Editorial Cartoon by Graeme MacKay, The Hamilton Spectator – Thursday July 15, 2021
‘They want to annihilate us’: Afghan interpreter who helped Canada says life in danger from Taliban
Local interpreters who worked with the Canadian Forces in Afghanistan are pleading for Canada’s help in immigrating after the U.S. military’s withdrawal has led to a resurgence of the Taliban.
Nearly all U.S. combat forces have left Afghanistan ahead of U.S. President Joe Biden’s confirmation that the American military operation in the country will officially end August 31, nearly 20 years since the Taliban was removed from power in Kabul.
News of the U.S troops’ departure, and their subsequent overnight abandonment of the Bagram Air Base, has spurred the Taliban to resurge and take back control of significant amounts of territory, capturing Spin Boldak – a strategic border with Pakistan – and one that Canadians fought and died to protect.
“We were there to do the fighting in the initial stages to help stabilize the situation [and] we did that,” Ret. Maj-Gen. David Fraser told CTV News. “We couldn’t stay there forever, as much as people wanted.”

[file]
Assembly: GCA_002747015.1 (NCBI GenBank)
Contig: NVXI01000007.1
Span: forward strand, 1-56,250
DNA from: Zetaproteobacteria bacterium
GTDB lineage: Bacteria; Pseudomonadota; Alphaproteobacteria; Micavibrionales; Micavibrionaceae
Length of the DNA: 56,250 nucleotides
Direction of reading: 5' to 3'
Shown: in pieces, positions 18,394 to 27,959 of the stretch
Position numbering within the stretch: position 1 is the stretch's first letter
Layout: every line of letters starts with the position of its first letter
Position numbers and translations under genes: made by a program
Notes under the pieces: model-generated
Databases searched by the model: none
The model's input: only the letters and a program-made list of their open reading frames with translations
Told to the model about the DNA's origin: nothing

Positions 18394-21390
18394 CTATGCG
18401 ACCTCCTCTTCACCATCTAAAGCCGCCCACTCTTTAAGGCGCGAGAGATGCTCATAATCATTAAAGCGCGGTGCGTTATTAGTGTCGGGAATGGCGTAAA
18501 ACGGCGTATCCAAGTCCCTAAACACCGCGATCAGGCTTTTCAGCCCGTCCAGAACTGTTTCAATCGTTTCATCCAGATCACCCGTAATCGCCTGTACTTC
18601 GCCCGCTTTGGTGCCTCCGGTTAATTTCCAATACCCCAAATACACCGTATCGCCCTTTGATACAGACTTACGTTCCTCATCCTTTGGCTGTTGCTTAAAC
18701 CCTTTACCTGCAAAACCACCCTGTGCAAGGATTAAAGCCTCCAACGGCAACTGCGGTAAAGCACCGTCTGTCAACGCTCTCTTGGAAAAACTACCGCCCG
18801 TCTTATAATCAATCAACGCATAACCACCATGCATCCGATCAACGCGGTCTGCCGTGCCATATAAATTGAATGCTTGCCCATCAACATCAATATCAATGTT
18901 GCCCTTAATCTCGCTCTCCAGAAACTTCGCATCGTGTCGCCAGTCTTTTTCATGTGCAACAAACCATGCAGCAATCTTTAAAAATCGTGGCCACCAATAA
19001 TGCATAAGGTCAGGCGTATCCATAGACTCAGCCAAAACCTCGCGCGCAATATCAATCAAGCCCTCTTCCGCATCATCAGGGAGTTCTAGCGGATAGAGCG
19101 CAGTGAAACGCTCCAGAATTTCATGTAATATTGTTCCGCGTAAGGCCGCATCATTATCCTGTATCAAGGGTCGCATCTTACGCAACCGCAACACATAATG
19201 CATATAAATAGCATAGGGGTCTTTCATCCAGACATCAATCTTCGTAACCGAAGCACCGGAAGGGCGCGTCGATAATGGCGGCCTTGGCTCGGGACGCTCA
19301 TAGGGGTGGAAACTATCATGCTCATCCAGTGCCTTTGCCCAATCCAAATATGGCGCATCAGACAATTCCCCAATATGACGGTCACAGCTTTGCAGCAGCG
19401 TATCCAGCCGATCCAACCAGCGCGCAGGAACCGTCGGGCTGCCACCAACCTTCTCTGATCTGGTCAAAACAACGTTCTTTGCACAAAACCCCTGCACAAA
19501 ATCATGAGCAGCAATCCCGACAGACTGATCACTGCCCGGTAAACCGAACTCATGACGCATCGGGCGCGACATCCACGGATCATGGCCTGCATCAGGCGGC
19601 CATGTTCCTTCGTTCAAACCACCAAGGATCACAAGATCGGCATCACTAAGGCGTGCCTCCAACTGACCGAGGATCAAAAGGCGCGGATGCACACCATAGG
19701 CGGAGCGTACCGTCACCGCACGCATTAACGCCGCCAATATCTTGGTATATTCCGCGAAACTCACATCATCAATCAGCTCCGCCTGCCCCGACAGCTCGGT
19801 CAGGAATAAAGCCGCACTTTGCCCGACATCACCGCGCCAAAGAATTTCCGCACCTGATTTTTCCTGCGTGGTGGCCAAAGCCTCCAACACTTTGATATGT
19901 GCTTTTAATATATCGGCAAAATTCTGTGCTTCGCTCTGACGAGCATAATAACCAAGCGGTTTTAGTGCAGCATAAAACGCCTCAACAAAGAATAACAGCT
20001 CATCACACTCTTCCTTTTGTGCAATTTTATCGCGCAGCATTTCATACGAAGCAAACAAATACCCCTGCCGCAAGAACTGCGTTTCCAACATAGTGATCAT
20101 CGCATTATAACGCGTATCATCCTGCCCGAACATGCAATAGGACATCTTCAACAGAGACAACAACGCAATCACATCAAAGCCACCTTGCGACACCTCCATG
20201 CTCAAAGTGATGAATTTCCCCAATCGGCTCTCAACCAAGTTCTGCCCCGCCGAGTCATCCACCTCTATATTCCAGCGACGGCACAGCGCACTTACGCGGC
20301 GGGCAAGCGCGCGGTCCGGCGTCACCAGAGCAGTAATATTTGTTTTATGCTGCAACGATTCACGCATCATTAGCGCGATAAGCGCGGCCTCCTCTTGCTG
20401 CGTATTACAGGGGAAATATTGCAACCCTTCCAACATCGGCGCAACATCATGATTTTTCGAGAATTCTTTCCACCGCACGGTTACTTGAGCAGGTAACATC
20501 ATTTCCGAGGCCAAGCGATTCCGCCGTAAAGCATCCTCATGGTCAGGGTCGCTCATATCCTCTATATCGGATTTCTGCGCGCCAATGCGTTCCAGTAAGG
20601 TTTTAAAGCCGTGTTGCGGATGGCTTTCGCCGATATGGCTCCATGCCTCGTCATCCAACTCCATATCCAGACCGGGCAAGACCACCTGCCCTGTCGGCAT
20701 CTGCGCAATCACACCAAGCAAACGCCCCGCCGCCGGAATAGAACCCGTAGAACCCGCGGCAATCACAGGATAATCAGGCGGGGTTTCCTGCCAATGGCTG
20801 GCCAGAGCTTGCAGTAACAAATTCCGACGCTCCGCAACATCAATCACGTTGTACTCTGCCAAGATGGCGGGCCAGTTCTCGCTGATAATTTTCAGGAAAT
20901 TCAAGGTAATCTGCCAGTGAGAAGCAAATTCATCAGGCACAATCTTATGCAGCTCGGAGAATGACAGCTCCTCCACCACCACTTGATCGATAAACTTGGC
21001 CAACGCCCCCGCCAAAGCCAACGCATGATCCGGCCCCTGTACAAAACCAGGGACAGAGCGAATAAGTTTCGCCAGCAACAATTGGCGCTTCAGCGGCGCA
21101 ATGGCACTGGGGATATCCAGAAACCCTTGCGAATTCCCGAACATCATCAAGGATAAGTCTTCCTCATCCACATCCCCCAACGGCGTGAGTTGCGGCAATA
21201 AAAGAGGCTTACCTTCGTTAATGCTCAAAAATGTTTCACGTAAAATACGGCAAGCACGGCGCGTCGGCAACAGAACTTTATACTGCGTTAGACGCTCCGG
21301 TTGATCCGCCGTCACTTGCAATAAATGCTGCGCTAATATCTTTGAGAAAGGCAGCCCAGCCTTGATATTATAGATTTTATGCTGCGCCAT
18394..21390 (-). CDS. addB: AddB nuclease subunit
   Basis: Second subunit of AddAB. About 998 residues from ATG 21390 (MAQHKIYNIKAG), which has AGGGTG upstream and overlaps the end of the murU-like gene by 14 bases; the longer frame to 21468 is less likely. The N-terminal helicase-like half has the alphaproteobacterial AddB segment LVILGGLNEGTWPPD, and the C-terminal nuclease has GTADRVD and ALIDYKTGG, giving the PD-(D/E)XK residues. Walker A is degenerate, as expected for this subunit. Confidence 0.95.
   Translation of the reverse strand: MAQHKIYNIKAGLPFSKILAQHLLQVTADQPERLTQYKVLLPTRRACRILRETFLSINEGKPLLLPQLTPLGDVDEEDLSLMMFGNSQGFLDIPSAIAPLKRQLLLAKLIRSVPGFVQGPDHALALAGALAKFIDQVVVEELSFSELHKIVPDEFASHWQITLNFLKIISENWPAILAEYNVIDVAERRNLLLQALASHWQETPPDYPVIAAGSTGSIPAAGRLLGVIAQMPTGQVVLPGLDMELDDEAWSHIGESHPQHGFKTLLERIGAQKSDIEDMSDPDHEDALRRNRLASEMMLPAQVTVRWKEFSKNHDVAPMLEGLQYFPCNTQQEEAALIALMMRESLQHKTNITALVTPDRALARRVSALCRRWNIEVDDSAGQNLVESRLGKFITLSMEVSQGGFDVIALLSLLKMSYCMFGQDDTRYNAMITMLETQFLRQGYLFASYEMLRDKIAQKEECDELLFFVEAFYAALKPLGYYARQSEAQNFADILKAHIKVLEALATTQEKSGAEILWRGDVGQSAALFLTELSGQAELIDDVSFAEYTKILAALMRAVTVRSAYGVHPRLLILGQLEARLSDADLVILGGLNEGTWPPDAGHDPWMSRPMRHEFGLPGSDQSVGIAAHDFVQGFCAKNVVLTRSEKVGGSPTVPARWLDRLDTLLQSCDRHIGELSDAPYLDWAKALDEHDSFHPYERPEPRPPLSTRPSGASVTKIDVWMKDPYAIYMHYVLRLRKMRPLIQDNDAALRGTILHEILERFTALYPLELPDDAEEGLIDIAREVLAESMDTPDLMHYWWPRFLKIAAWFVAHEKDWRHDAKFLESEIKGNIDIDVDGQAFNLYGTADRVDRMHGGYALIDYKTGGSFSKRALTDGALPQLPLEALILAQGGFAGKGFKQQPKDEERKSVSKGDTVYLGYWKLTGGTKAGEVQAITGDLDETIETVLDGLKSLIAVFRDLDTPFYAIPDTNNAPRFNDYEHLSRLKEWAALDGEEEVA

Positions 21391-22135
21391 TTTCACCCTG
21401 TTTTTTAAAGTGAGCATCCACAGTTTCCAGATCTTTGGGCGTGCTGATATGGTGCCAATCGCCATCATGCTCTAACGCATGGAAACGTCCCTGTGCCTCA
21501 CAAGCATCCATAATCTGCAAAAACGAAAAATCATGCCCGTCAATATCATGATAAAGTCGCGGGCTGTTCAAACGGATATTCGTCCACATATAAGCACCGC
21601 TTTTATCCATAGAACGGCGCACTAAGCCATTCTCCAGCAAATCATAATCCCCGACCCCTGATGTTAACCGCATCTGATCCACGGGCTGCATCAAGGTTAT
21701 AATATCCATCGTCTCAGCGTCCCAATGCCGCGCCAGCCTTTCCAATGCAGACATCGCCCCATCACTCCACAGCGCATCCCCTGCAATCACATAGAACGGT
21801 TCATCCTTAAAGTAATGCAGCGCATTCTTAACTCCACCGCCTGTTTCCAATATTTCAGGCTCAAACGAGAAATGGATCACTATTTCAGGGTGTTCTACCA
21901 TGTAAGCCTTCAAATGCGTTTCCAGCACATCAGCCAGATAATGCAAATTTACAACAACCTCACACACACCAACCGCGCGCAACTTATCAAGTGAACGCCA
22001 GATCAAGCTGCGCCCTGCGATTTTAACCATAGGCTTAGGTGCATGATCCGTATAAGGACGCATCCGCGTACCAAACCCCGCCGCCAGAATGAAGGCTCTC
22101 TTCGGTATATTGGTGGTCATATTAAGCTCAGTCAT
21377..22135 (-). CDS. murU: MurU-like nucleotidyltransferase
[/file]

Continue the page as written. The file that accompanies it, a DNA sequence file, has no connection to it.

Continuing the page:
Now as the Taliban nears Kabul, and has overtaken Kandahar’s Panjwai District, Ottawa has confirmed that it will continue sending humanitarian and developmental aid to Afghanistan – but for the interpreters left behind by Canadian, NATO and U.S. forces, time is running out to get them and their families to safety.
Many NATO allies like France and Germany have already begun or completed evacuations of the Afghans who have helped in various missions — Biden announced that the U.S. “Operation Allies Refuge” flights out of Afghanistan during the last week of July will be available for special immigrant visa applicants already in the process of applying to U.S. residency.
Canada, however, has not announced a similar endeavour.
At a press conference Wednesday, Prime Minister Justin Trudeau said of Canada’s duty to the interpreters overseas that Ottawa will “continue to work to ensure that we’re providing the right path.”
“I can assure you that our ministers are working on it,” he continued.
But critics say there is not enough federal action on the crisis.
Former Canadian major-generals submitted an open letter to Immigration Minister Marco Mendicino last week, warning that 115 former interpreters, cultural advisors and other locals and their families will face reprisals from the Taliban for helping Canadian troops and diplomats.
They called for the government to expedite the immigration process to bring them and their families to Canada, a sentiment echoed by a letter-writing campaign from Canadian veterans who also want to see the government “do right” by those who helped the troops overseas. (CTV)